How to Create a City Budget

by C.D. Crowder; Updated September 26, 2017
Piggy Bank

Sticking to a budget is crucial for a city. A budget ensures there are ample funds for employees, events, and maintenance and renovations. Having a clear city budget helps everyone see exactly how much money is available for each area in the city. This allows city council members to better plan for the year ahead. City budgets can also be analyzed to help predict future trends and correct past problems. Creating a city budget can be time-consuming, but is well worth the time.

Step 1

Create a detailed list of all city employees, events and businesses. This list can include governmental employees, committee luncheons and libraries. Include everyone who is paid by the city.

Step 2

Create a detailed list of any maintenance and renovations. This can include repairing downtown buildings, adding or maintaining a park and upgrading the city's computers.

Step 3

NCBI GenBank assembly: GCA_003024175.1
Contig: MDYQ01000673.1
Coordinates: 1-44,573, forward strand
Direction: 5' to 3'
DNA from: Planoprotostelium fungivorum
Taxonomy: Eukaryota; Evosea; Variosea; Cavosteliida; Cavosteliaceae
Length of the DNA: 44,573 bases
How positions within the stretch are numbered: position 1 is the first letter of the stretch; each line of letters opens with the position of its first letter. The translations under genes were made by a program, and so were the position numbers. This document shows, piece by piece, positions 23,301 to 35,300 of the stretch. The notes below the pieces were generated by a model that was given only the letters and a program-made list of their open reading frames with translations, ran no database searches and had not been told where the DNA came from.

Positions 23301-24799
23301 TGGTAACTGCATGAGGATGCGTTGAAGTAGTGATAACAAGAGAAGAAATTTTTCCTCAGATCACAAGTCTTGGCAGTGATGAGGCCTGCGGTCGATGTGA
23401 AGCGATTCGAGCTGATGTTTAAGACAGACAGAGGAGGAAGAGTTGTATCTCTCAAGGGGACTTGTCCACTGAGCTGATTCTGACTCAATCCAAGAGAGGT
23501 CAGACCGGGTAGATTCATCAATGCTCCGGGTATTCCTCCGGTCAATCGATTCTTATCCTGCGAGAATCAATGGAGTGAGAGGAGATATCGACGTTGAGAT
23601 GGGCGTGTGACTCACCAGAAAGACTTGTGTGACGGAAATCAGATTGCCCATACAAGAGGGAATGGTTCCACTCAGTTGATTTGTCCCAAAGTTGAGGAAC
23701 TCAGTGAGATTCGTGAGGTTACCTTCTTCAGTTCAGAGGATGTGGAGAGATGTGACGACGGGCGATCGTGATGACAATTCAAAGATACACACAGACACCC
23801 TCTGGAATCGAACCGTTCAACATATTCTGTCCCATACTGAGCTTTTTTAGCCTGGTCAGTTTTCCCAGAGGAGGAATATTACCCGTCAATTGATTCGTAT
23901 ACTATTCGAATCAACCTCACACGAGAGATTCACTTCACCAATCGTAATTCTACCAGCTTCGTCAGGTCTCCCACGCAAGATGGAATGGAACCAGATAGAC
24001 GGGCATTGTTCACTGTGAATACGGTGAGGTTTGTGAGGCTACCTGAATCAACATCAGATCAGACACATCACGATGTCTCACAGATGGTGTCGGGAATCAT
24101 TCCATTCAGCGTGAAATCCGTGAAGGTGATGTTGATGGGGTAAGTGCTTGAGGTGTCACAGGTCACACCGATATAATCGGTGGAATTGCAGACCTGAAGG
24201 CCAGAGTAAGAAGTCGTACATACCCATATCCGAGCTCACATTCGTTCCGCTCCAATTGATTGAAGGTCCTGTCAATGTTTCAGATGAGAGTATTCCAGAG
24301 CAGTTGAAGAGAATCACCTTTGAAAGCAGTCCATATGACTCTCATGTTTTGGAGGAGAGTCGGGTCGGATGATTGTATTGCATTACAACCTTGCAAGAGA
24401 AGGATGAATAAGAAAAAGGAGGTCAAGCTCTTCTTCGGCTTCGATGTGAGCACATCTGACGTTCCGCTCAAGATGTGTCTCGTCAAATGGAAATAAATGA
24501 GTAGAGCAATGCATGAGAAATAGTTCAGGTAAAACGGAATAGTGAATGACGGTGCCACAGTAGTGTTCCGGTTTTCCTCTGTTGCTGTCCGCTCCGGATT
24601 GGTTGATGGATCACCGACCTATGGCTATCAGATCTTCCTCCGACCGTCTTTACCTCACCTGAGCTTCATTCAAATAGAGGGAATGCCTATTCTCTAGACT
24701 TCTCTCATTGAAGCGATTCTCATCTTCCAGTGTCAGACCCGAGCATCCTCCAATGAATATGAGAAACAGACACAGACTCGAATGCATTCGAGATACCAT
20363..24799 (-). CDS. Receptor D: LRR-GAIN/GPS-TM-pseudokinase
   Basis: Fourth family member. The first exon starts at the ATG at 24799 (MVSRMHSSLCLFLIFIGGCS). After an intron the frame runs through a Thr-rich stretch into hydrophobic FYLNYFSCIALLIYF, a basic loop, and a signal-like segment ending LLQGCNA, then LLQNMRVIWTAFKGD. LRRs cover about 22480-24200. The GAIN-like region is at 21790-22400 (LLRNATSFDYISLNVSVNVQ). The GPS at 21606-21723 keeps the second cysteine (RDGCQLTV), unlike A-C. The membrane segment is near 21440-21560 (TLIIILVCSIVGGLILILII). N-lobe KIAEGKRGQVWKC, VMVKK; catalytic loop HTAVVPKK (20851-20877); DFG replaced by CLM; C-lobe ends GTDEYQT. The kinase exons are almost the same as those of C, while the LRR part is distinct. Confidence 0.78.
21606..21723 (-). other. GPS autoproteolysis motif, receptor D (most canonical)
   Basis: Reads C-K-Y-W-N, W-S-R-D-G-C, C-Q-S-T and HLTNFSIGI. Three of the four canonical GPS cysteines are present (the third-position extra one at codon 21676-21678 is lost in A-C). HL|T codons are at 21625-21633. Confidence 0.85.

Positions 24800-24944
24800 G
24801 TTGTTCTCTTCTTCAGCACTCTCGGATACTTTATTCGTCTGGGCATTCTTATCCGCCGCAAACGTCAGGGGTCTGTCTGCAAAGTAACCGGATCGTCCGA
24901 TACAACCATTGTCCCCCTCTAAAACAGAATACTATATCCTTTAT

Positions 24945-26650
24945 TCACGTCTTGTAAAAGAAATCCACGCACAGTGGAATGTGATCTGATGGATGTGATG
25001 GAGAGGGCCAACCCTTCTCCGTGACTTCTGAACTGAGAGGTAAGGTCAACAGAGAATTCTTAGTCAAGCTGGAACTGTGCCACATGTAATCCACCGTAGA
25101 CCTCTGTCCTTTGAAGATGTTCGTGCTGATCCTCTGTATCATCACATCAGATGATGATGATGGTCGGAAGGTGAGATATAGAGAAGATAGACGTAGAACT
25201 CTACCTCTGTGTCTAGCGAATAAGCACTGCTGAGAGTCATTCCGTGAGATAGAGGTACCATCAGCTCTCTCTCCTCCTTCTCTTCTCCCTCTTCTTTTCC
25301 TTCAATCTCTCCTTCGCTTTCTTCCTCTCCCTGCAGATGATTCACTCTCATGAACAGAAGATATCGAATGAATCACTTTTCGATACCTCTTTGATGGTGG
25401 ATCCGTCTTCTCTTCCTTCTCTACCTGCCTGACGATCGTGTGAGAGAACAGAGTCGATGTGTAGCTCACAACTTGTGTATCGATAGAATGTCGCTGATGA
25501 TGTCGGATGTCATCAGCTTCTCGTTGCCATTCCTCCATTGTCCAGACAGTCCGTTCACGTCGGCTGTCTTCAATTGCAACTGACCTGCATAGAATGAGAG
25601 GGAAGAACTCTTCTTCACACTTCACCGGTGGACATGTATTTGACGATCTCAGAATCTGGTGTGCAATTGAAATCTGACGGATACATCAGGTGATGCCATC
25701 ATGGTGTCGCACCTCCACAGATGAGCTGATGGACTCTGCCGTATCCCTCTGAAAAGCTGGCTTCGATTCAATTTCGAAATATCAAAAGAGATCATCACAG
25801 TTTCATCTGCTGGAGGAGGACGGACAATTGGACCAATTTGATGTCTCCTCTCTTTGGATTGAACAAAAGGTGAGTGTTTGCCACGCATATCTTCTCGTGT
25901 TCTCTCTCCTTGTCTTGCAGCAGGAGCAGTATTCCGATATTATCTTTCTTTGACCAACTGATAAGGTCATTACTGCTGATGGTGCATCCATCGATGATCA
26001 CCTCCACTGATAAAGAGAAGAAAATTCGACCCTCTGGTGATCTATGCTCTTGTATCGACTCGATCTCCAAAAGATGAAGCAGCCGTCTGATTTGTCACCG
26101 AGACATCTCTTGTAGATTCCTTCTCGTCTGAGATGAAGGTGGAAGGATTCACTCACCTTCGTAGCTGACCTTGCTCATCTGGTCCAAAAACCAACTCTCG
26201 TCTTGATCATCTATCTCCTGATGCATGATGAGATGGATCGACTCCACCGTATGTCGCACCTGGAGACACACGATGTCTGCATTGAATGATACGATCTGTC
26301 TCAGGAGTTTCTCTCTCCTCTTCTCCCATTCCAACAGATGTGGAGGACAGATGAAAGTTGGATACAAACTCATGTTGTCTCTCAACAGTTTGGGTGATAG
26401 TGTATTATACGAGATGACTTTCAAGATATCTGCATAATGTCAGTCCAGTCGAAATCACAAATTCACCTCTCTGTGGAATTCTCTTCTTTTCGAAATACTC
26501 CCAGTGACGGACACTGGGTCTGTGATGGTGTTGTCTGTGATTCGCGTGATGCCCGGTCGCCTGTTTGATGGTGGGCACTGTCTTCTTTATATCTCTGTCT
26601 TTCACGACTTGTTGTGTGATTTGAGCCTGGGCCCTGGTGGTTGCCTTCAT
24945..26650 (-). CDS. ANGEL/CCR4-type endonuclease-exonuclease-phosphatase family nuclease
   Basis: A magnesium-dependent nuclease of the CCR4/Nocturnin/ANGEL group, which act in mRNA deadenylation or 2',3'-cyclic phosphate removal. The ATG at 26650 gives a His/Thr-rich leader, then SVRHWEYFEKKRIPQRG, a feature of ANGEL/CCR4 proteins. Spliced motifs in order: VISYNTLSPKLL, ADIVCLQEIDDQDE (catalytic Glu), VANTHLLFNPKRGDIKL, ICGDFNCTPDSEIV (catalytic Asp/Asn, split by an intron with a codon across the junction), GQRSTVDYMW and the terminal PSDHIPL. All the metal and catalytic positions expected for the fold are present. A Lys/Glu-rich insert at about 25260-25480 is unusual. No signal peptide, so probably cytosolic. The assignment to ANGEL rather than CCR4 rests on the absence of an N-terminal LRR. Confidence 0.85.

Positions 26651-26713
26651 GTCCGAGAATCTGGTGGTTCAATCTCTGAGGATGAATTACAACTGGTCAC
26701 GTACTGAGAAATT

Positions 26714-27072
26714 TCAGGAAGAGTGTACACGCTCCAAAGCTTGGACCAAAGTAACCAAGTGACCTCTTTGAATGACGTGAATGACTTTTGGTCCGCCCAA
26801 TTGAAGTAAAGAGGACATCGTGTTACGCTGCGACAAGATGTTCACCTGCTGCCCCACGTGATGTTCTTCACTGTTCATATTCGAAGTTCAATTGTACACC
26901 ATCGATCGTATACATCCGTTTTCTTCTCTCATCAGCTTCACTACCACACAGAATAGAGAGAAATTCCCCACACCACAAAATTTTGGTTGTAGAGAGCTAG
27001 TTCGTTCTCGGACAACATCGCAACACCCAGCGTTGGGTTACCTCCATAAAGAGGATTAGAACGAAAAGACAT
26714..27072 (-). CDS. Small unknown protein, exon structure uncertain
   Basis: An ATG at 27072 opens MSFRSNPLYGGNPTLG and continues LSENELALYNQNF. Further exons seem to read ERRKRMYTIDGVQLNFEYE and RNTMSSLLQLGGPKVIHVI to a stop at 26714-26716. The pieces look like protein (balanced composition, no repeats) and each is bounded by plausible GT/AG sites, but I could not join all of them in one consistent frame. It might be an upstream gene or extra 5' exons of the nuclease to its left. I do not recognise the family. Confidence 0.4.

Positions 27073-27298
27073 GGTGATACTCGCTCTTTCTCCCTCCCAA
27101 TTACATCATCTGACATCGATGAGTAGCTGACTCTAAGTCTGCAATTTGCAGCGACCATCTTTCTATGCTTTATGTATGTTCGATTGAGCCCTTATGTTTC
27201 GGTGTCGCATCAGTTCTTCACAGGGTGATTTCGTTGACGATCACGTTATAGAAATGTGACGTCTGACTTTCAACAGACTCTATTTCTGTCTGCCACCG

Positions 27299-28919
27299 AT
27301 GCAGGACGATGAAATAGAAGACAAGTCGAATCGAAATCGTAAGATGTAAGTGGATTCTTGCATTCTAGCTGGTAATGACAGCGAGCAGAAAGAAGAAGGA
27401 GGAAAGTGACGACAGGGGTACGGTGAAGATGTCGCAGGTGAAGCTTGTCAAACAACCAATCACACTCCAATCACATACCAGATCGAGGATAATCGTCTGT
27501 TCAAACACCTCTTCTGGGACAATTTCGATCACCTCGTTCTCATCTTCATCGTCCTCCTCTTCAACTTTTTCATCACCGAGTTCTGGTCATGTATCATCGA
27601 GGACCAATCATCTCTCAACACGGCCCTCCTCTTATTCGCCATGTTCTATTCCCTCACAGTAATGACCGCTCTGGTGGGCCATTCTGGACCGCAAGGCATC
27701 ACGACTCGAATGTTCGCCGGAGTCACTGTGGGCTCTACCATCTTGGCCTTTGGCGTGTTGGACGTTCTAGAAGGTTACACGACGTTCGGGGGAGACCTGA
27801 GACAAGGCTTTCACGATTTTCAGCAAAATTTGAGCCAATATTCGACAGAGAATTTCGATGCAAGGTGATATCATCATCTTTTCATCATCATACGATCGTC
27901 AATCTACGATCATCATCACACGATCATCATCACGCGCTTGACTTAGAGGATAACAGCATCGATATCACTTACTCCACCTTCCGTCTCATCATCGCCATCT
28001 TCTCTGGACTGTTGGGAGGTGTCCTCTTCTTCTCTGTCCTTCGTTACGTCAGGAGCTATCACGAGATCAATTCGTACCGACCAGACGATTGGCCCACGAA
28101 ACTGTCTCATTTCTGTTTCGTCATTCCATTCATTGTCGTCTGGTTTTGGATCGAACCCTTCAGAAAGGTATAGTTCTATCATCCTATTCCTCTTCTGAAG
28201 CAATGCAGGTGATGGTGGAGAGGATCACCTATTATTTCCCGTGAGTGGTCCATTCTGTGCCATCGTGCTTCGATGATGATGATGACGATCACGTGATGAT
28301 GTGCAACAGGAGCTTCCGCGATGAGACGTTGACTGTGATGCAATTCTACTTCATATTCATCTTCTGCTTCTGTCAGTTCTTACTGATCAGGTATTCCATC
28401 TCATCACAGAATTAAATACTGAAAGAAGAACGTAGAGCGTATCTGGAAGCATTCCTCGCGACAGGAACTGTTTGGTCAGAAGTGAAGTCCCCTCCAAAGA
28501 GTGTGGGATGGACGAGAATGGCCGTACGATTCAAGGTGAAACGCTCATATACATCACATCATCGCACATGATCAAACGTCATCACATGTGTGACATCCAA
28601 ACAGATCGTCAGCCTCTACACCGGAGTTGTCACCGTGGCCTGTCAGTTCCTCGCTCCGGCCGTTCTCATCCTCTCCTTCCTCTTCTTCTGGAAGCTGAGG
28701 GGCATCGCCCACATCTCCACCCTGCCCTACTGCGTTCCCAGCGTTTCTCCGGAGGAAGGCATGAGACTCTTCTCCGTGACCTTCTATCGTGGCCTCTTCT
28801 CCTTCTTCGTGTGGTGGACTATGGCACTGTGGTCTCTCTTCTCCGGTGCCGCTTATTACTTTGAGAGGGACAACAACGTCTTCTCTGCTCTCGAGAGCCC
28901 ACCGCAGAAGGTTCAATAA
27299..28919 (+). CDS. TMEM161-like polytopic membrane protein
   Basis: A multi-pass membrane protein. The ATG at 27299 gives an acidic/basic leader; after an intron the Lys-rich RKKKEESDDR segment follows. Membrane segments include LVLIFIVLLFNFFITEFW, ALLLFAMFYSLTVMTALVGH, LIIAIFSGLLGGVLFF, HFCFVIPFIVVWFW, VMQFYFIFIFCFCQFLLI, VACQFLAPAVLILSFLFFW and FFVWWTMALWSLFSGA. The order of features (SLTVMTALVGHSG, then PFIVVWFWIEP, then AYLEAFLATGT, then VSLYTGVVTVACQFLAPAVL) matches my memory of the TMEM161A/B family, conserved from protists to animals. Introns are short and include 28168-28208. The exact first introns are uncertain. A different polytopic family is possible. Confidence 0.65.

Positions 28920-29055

Create a list of each city department along with its needs. Don't include employees. This is covered in Step 1. For instance, the recreational department will need money for travel brochures, advertising and regular office supplies.

Step 4

Determine the exact amount of funds available for the year. Budgets are normally created on a year-by-year basis and then are broken down into appropriate sections, such as monthly or by category.

Step 5

Break down your three lists into sections. Sections can include Wages, Special Events, Departments, Maintenance, Additions and Miscellaneous. You can include other sections based on each city's specific needs.

Step 6

Allocate funds to each section, starting with the most important. Wages, Departments and Maintenance are typically the most important. Once these sections have adequate funds, allocate funds to the other sections. If enough funds aren't available, determine which events and needs may need to be cut back on for the year.

Tips

  • Create the budget as a committee. This helps prevent disagreements later.

Warnings

  • Never assume you'll have extra funding later in the year. Plan the budget based upon the lowest amount you have available to prevent overspending.

About the Author

C.D. Crowder has been a freelance writer on a variety of topics including but not limited to technology, education, music, relationships and pets since 2008. Crowder holds an A.A.S degree in networking and one in software development and continues to develop programs and websites in addition to writing.

Photo Credits

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